The Gradius-inspired Project-X Special Edition lacks the same visual lustre. I expected a full tour-de-force of the Amiga’s prowess; something similar to the works of The Bitmap Brothers. Instead, Project-X is a rather plain-looking horizontal shooter with only the occasional nice-looking backdrop. The ‘Special Edition’ part of the title relates to this being a rejigged re-release. The original’s difficulty was notoriously brutal, and so a rookie mode was added here, along with fewer enemies and a more powerful spacecraft. Despite these adjustments, it still provides a decent challenge, proving that we really do have it easy nowadays.
How about a platformer? Sorry, not Superfrog – instead we’re given QWAK, a worthy alternative. Calling QWAK a tribute to Bubble Bobble is neither true nor entirely off the mark. It’s a single screen, key hunting, egg lobbing, platformer but the pace is much faster, prompting swifter decision making. Once said keys have been gathered, it’s possible to make a beeline straight to the exit – or you can stop and grab more giant-sized score boosting fruits. Fun touches are bountiful, including a little propeller suit to get around. Most people who’ve played QWAK will likely agree that it’s a hidden gem on the platform, and the same goes for this cartridge too.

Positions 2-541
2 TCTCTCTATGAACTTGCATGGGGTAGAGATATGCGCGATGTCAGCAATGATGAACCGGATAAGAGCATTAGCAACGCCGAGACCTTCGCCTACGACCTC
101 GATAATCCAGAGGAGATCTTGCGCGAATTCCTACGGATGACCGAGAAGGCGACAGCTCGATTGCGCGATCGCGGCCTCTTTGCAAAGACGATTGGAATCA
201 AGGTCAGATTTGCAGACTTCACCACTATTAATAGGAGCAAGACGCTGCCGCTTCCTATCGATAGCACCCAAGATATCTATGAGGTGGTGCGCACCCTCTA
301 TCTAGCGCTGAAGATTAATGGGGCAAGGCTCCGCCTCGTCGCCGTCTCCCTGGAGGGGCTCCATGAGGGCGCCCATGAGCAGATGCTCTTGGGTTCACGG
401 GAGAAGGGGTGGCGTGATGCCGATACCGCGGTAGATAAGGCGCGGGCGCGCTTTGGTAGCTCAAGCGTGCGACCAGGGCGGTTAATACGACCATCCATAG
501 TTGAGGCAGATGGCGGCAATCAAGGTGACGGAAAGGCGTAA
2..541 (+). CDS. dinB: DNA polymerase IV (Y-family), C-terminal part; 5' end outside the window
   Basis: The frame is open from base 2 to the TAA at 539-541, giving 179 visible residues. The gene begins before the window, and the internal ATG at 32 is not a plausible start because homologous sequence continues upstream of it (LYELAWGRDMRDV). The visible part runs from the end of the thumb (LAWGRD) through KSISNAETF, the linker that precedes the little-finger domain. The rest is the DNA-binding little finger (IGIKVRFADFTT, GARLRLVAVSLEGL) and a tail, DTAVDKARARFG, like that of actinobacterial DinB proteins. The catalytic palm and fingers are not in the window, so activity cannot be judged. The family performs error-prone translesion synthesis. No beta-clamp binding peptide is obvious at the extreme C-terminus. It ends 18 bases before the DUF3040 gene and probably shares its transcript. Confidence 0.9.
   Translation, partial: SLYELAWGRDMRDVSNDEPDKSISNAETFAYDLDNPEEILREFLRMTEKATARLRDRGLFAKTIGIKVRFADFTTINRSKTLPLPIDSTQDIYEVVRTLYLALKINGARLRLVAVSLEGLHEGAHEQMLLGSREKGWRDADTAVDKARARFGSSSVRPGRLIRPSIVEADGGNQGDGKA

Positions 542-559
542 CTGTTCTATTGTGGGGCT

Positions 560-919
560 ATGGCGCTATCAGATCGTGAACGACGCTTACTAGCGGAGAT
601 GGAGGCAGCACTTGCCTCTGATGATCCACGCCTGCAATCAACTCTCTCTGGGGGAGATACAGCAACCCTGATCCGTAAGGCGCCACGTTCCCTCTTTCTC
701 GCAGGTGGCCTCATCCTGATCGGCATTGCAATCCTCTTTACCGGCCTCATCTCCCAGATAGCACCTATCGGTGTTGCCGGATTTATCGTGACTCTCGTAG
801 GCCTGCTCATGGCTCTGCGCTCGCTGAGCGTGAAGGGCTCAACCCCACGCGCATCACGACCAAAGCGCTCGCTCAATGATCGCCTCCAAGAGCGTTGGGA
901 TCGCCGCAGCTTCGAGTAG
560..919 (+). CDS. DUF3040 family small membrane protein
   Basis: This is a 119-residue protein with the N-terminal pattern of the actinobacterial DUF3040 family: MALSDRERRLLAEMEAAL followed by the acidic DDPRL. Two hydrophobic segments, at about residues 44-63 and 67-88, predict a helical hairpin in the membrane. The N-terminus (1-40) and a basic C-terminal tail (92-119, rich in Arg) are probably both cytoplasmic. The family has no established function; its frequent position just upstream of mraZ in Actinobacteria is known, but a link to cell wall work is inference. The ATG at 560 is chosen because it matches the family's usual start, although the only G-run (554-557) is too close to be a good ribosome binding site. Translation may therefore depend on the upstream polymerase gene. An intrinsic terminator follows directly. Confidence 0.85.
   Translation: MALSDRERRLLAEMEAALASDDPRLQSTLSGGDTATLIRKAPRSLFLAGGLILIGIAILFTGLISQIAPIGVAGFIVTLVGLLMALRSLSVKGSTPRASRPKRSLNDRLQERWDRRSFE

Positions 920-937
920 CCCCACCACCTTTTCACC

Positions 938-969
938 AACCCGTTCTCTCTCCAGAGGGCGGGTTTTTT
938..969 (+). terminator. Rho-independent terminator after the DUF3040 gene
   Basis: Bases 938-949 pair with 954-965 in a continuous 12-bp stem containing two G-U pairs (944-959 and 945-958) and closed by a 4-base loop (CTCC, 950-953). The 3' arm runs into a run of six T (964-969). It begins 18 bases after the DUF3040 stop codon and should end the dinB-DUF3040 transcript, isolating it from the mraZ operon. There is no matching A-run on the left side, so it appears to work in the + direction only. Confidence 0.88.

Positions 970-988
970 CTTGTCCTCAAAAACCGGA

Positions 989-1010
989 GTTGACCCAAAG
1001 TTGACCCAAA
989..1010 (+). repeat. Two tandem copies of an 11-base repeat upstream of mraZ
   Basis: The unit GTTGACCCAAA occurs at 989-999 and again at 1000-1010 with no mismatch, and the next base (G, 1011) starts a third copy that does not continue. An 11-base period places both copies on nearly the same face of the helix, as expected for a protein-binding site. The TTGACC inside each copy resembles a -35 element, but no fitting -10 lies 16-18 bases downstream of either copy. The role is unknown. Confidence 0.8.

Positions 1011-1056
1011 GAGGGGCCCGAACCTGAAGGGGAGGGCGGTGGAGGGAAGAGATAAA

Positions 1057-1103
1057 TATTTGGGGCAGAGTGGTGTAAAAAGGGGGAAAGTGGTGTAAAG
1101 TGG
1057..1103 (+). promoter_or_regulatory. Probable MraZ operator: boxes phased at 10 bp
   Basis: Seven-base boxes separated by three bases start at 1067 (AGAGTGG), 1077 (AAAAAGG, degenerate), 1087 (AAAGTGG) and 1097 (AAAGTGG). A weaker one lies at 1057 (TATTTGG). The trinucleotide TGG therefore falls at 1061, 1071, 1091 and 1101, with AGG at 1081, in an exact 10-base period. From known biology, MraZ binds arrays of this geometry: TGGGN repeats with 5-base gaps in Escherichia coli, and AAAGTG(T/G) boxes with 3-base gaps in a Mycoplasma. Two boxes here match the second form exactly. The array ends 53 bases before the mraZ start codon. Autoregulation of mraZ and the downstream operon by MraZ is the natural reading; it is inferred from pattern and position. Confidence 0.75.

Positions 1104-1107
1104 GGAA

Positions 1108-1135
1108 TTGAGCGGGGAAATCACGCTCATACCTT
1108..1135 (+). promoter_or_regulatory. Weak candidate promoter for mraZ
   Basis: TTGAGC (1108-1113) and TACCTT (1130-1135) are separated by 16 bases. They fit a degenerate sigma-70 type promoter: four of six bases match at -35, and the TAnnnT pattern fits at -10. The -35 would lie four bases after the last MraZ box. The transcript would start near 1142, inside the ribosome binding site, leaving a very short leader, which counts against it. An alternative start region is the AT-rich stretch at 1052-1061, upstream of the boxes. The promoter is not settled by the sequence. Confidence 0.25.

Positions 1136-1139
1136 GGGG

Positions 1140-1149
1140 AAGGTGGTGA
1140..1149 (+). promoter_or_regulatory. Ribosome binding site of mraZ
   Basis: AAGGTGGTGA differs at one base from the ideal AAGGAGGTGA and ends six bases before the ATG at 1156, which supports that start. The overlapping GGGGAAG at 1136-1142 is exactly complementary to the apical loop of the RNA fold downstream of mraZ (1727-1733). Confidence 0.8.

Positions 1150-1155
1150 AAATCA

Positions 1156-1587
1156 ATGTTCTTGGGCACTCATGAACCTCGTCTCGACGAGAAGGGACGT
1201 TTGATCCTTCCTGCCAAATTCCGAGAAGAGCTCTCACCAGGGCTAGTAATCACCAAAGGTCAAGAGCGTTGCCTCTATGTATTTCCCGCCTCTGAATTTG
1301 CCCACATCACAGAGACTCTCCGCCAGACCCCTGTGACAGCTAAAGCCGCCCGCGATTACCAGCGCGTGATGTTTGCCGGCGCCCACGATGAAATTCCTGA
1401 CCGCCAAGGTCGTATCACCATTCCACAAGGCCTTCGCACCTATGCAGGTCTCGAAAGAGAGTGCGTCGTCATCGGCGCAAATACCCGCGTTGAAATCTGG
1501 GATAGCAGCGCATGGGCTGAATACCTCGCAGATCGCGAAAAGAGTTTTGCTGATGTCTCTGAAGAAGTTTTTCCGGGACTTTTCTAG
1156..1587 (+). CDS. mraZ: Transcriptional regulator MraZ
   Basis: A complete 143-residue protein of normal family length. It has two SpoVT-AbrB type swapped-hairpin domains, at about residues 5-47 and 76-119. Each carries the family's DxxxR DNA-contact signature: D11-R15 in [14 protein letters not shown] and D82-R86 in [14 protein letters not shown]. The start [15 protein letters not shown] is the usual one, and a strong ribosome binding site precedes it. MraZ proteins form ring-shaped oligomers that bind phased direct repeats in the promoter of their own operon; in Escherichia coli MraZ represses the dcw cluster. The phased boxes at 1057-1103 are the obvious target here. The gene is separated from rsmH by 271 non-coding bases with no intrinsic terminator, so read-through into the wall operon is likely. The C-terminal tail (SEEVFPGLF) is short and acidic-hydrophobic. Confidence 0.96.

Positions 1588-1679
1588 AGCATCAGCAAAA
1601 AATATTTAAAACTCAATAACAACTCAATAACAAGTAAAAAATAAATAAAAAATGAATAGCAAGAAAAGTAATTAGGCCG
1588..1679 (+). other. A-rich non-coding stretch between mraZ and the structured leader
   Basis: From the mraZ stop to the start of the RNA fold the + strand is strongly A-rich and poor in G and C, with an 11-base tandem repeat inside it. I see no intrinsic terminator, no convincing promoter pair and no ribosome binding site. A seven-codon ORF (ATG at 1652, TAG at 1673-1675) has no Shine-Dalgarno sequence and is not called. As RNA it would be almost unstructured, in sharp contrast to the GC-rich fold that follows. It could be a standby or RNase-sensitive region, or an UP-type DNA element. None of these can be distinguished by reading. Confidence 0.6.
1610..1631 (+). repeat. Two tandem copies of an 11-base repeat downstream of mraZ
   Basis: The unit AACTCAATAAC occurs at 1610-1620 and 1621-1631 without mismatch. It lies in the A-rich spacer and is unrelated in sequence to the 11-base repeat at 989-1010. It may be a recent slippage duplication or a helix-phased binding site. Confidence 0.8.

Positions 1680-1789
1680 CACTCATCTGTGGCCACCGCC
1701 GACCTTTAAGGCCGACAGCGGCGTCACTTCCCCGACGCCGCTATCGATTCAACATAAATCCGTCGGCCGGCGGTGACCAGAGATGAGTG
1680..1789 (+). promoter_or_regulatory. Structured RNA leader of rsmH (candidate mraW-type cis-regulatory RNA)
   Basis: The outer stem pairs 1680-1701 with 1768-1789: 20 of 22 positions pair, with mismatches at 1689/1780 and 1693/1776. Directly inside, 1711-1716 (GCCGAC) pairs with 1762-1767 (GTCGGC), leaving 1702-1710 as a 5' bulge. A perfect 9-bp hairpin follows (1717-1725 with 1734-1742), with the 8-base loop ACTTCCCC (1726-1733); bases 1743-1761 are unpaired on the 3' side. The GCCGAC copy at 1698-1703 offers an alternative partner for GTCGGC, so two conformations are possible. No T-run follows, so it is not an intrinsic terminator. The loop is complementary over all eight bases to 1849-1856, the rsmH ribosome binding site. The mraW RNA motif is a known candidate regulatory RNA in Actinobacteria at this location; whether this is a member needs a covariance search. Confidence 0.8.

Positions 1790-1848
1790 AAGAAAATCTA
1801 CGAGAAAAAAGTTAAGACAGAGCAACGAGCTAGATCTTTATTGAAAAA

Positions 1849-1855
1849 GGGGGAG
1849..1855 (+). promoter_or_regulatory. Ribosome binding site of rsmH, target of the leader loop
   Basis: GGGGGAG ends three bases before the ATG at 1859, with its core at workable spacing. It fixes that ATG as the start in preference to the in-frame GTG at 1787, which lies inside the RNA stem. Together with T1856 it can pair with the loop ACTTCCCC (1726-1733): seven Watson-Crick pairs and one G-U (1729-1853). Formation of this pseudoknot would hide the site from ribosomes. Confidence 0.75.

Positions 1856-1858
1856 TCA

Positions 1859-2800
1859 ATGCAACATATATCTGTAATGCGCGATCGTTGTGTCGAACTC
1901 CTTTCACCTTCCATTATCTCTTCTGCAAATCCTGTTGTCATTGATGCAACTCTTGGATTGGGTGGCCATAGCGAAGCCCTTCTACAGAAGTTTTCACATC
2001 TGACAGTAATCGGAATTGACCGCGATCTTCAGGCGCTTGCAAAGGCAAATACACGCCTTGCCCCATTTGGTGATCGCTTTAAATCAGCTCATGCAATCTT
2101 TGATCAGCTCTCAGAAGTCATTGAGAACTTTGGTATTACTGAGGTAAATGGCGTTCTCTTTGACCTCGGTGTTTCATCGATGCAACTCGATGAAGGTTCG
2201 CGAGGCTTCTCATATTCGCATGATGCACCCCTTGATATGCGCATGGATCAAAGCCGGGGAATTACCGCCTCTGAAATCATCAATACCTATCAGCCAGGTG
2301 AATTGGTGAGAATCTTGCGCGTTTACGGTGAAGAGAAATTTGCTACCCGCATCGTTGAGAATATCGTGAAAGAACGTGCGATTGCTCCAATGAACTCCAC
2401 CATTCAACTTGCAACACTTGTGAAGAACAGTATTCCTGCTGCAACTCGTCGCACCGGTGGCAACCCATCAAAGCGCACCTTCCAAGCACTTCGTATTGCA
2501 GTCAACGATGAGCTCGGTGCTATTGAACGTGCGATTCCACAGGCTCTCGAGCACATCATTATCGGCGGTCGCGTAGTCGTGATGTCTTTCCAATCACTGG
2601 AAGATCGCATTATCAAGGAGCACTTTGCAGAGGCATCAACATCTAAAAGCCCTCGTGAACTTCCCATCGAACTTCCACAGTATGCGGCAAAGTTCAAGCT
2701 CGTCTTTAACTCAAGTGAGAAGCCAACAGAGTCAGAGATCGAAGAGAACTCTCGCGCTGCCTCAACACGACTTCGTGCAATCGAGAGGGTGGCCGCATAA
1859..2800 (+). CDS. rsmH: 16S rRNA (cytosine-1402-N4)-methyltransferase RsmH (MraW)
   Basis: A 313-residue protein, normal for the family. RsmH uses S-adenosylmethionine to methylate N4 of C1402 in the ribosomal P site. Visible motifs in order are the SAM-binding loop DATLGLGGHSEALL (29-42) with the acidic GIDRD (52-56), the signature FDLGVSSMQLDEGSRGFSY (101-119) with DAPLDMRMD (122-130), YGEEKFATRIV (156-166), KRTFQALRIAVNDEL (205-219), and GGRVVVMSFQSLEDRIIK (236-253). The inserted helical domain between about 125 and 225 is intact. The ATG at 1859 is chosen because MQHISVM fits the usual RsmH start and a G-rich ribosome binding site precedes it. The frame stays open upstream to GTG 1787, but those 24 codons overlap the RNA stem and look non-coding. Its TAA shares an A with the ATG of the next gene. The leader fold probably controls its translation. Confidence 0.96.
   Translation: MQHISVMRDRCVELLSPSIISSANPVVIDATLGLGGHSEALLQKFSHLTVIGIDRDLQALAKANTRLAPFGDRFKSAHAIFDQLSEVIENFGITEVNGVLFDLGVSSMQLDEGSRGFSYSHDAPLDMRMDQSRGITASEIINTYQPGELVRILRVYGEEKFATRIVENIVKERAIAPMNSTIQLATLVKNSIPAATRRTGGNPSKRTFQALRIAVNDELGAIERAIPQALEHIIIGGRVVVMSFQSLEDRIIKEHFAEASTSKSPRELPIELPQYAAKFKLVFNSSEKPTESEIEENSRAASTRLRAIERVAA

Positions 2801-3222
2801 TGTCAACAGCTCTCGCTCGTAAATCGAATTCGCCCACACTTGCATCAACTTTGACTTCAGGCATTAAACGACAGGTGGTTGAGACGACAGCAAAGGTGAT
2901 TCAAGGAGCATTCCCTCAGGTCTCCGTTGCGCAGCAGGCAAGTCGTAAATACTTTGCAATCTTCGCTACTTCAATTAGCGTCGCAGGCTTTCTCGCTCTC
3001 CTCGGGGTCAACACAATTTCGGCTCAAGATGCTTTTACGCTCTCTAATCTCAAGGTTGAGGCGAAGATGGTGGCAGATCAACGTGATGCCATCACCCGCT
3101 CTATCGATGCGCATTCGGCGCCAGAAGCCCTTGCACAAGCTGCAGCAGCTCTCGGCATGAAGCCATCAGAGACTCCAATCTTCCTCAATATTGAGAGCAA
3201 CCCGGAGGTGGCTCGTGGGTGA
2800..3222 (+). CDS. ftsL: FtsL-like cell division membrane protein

Breaking things up slightly, there are two European-style sports games. The top-down Arcade Pool and Kingpin: Arcade Sports Series Bowling are both very easy to dip in and out of, being ideal for a quick five-minute gaming fix. Kingpin is easily the more pleasurable of the two, and both are better than some sports sims found on other Evercade collections.
This leaves us with three Alien Breed games – the original, its sequel, and the greatly enhanced Alien Breed: Tower Assault. That last one launched in 1994 and was only available for high-end Amigas. For those unaware, these are top-down shooters similar to Gauntlet, only influenced by the Alien movie franchise. There’s a focus on shooting, key collecting, and navigating labyrinth-like stages. While the visuals in the earlier games are a bit underwhelming, the atmosphere makes up for it, boasting a clever use of sound effects. Tower Assault increased the character roster and made the experience less linear. As an incredibly successful series – one synonymous with the Amiga – Team17 even took the franchise into 3D with two DOOM-style games. I imagine they’re being reserved for a second collection, along with Superfrog, Assassin, and others.
While this isn’t a full collection of Team17’s Amiga back catalogue, it’s still a fascinating overview – a few of their biggest hits, a couple of hidden gems, insight into their humble beginnings, and a couple of commendable attempts to follow then-current trends. All with the bonus of no longer having to swap disks mid-game. Honestly, you wouldn’t believe how frequently some games asked players to swap disks. Mortal Kombat II required a floppy swap after performing a fatality, as the animations were all saved on a separate disk, and don’t get me started on… [Ok, time for your nap – Ed]
Evercade Team17 Amiga Collection 1 is out now for £17.99.